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La Jolla’s “Orphan Of Zhao” proves no good deed goes unpunished.

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The Orphan Of Zhao

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La Jolla, CA---How far does one have to go to prove loyalty and sacrifice to one’s country, one’s honor, and keep one’s promise? And how many good deeds does one have to prove to the powers that be that one is loyal? And how far will that get you? One must sacrifice life and limb. So the answer is everything! Bearing witness to these questions is the noble Chen Ying (BD Wong) a poor, humble country doctor who is willing to do just that.

The legend of “The Orphan Of Zhao”, a 13th century Chinese play has been newly adapted by James Fenton and is based on a traditional Chinese source. It is deftly directed by Carey Perloff and boasts a cast of fourteen playing multiple roles.

One of the story telling methods used is speaking directly to the audience, watching the action happen and then telling us again what just happened. While the action is fluid and the story moves along, it does get a bit redundant. Along with the narrative, the combinations of music and different sounds are captivating and stimulating to hear.

‘Zhao’ is currently in a visually spectacular, emotionally draining and blood letting production at the La Jolla Playhouse in association with American Conservatory Theatre through Aug. 3rd. With cellist Jessica Ivy playing soulfully in the background and an assortment of musical sounds coming from drums, water bowls and violin ‘Zhao’ is also a masterpiece in auditory perfection.

Our epic drama begins with politics, power and revenge as so many do when the power driven general Tu’an Gu (Stan Ego is evil personified.) stages a coup and orders everyone loyal to the emperor killed. Most around them flee to ‘higher grounds’ with the exception of his rival Zhao Dun (Nick Gabriel) who is married to the princess. When the prince learns of his impending murder, he orders his pregnant wife never to reveal the identity of his son, if that is the case. He will be called The Orphan of Zhao.

And so it was that the one and only remaining male heir left standing was the infant son of Zhao Dun and his princess wife (Marie-France Arcilla).

When Chen Ying the only ‘alive doctor’ still around, was called in to ‘deliver’ the boy, he found an infant child alive and kicking. He promised the Princess to smuggle the boy out safely and keep him out of harem’s way. By this time, to assure an heir would not live to see the light of day, the general ordered that all the male heirs were killed in the hopes of wiping out this dynasty. To accomplish this, Gu put a bounty on the infant’s head: either the heir is produced or all male children born in that same month are put to death.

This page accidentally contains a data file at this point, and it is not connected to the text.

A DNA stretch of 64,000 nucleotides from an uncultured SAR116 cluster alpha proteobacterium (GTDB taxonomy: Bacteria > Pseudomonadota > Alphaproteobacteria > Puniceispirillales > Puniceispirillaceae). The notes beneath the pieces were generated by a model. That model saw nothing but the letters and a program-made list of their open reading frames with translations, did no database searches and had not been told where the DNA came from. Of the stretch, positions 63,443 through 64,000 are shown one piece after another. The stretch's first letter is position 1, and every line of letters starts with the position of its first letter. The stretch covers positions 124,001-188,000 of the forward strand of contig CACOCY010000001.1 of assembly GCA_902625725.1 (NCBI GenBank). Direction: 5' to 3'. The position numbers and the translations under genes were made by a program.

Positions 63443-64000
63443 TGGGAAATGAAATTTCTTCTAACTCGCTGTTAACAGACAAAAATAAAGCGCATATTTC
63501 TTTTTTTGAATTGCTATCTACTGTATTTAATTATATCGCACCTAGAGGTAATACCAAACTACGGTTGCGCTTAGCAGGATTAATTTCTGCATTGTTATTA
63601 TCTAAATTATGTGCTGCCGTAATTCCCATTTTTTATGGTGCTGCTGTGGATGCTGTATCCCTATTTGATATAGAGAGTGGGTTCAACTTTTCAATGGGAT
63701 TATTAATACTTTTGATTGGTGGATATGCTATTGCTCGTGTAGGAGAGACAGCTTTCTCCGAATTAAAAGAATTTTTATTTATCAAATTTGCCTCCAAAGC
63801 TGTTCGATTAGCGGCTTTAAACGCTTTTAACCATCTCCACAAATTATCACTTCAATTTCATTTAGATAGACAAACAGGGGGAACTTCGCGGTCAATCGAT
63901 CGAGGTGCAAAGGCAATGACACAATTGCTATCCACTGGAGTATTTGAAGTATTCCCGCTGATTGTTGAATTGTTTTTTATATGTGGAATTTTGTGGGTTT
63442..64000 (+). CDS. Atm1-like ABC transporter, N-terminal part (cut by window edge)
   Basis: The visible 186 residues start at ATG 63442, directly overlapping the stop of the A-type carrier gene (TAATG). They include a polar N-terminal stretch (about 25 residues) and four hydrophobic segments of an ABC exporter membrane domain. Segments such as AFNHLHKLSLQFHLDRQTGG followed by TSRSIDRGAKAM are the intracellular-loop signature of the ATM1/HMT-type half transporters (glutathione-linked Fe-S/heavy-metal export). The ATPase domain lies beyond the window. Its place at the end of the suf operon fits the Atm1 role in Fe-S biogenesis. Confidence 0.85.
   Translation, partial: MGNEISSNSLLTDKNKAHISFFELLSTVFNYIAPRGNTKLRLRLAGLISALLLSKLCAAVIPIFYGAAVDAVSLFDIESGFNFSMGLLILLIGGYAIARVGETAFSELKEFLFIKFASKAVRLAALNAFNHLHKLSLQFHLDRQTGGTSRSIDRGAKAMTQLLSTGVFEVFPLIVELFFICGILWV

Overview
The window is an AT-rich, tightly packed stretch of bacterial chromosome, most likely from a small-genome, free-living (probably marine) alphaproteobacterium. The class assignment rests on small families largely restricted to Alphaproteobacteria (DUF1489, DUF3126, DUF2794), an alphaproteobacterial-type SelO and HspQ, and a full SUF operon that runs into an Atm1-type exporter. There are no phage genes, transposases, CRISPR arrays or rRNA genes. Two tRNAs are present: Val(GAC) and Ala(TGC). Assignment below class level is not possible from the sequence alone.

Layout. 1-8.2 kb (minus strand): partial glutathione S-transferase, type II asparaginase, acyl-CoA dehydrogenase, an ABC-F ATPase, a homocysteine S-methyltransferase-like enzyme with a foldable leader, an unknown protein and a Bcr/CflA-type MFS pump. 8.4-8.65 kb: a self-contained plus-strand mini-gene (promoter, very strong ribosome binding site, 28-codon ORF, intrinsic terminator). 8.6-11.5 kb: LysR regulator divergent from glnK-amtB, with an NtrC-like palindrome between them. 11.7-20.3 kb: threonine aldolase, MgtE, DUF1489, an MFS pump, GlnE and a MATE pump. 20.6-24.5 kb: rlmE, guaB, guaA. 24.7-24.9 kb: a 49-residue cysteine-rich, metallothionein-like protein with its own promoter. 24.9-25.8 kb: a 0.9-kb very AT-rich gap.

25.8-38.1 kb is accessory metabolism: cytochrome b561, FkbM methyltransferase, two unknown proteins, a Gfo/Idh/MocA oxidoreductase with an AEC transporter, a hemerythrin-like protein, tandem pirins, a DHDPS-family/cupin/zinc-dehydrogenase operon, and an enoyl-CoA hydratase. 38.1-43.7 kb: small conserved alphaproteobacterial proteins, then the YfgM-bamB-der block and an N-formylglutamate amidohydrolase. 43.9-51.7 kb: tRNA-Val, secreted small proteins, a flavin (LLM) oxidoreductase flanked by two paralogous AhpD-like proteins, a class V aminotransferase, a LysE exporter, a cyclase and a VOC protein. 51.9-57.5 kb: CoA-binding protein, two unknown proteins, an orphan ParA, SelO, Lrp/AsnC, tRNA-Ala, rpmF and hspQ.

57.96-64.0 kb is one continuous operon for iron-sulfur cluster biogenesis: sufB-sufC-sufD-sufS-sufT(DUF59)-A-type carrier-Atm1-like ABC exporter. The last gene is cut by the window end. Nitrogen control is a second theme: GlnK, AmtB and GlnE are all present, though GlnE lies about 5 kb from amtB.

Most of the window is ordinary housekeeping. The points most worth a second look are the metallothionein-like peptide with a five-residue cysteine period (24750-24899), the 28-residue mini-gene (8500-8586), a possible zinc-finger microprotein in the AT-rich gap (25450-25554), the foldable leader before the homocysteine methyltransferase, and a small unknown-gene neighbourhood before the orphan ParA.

Ying’s wife had just delivered to them a baby boy and was agonizingly helpless to stop her husband from fulfilling his vow. (“Let him kill the orphan boy and be done with it.” “I cannot hand over the Orphan. I made an undertaking. I did not realize quite what it would cost, but I knew it would cost me dearly. When they come for me, I know I can face death. But I cannot face the shame of having betrayed the Orphan of Zhao and his entire clan”.) Making the ultimate sacrifice, Ying handed over his own son claiming him to be the orphan heir. The infant was slaughtered right in front of the father’s eyes to assure the dynasty is over.

For his reward in turning over what he thought was the heir, the corrupt general, now in charge of the emperor’s court and rescinding his order by allowing all other male children to live, takes in the infant son he believed to be the doctors child, and in a gesture of gratitude rewards Ying by bringing the boy up in the royal court with all the privileges a royal male could enjoy. “You and I shall be his father”.

Epic proportion plays by any other name still play out in epic proportions. This reviewer, while fascinated by the story was more taken by the technical aspects of the show. It’s not that the acting lacked in excellence (take for example Brian Rivera’s strong performance as the Demon Mastiff, a human taught to kill like pit bull; was scary scene to witness), it's just that there was so much for the eye to take in that it was overwhelming.

There is so much death and killing (no blood, thankfully) by any and all means that killing off anyone in the way of Gu becomes so commonplace that getting to know any of the characters turned out to be an effort in futility save for the doctor and his grown son, beautifully and sensitively played by Daisuke Tsuji. Philip Estrada who plays the ghost of his young son (and other roles) also plays the violin. It is Sab Shimono's Gongsun Chujiu a former court official, in a standout performance, that trades his life for the boy's.

Daniel Ostling’s floor to ceiling scaffolding, made to look like bamboo with different heights and planks connecting one section to another that allowed the characters to move freely is captivating. Lap Chi Chu’s lighting design captures every shadow and corner, yet still allowed us to see all the various routes the men took to get from one place to another. Stephen Buescher’s movement with Jonathan Rider as flight director makes everything look so easy and Linda Cho’s costumes are exquisitely fitting for every character.

Finally, one cannot overlook the calm and beautiful acting of BDWong. Could anyone have played the part? Of course and most likely will. My bet is on Wong for his gentle and confident interpretation as Chen Ying making this character and this play a memorable one.

See you at the theatre.

Dates: Through Aug. 3rd

Organization: La Jolla Playhouse

Phone: 858-550-1010

Production Type: Drama

Where: 2910La Jolla Village Drive

Ticket Prices: $15.00-$80.00

Web: ljplayhouse.org

Venue: Mandell Weiss Theatre

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